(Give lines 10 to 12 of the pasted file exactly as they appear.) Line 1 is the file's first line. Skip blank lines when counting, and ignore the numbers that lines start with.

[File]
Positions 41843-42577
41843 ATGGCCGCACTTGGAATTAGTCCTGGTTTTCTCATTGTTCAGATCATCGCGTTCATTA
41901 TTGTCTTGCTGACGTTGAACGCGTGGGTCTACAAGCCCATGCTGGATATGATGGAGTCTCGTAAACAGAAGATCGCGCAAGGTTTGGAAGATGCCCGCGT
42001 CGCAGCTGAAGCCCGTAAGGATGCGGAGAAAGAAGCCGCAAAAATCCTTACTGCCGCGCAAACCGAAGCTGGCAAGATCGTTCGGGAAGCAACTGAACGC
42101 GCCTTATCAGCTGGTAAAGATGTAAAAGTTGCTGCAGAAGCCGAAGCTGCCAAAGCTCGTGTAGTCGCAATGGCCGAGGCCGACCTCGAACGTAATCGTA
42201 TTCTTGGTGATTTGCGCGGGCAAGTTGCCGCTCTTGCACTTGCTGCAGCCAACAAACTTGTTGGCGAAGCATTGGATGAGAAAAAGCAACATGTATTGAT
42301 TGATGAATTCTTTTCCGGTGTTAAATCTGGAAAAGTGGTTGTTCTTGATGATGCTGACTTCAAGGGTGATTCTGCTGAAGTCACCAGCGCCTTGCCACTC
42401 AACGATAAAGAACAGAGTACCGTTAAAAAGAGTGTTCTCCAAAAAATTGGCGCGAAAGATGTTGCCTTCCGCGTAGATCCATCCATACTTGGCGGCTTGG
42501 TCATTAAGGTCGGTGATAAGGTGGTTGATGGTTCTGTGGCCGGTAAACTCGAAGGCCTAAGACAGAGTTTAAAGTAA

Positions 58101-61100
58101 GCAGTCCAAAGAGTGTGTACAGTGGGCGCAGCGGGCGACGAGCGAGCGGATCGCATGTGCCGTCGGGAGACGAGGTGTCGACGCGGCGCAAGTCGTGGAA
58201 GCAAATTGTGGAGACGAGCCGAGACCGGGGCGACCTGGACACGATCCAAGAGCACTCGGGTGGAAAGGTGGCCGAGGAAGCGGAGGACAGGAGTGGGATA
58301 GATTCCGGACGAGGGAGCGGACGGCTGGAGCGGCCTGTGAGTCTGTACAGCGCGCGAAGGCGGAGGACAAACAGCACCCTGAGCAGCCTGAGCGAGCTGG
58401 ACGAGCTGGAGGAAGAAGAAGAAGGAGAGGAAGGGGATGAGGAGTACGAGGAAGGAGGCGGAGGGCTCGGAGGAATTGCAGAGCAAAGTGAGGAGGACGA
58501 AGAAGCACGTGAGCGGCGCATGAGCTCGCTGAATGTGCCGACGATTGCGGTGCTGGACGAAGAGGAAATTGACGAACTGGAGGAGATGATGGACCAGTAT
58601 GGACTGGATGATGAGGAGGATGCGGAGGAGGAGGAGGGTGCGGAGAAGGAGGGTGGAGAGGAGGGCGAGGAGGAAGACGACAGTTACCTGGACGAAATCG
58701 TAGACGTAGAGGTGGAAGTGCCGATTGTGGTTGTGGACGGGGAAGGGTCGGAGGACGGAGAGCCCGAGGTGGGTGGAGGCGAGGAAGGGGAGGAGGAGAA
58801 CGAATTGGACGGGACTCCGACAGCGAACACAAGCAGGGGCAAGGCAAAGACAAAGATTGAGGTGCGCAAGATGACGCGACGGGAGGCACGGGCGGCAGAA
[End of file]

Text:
Positions 58101-61100
58101 GCAGTCCAAAGAGTGTGTACAGTGGGCGCAGCGGGCGACGAGCGAGCGGATCGCATGTGCCGTCGGGAGACGAGGTGTCGACGCGGCGCAAGTCGTGGAA
58201 GCAAATTGTGGAGACGAGCCGAGACCGGGGCGACCTGGACACGATCCAAGAGCACTCGGGTGGAAAGGTGGCCGAGGAAGCGGAGGACAGGAGTGGGATA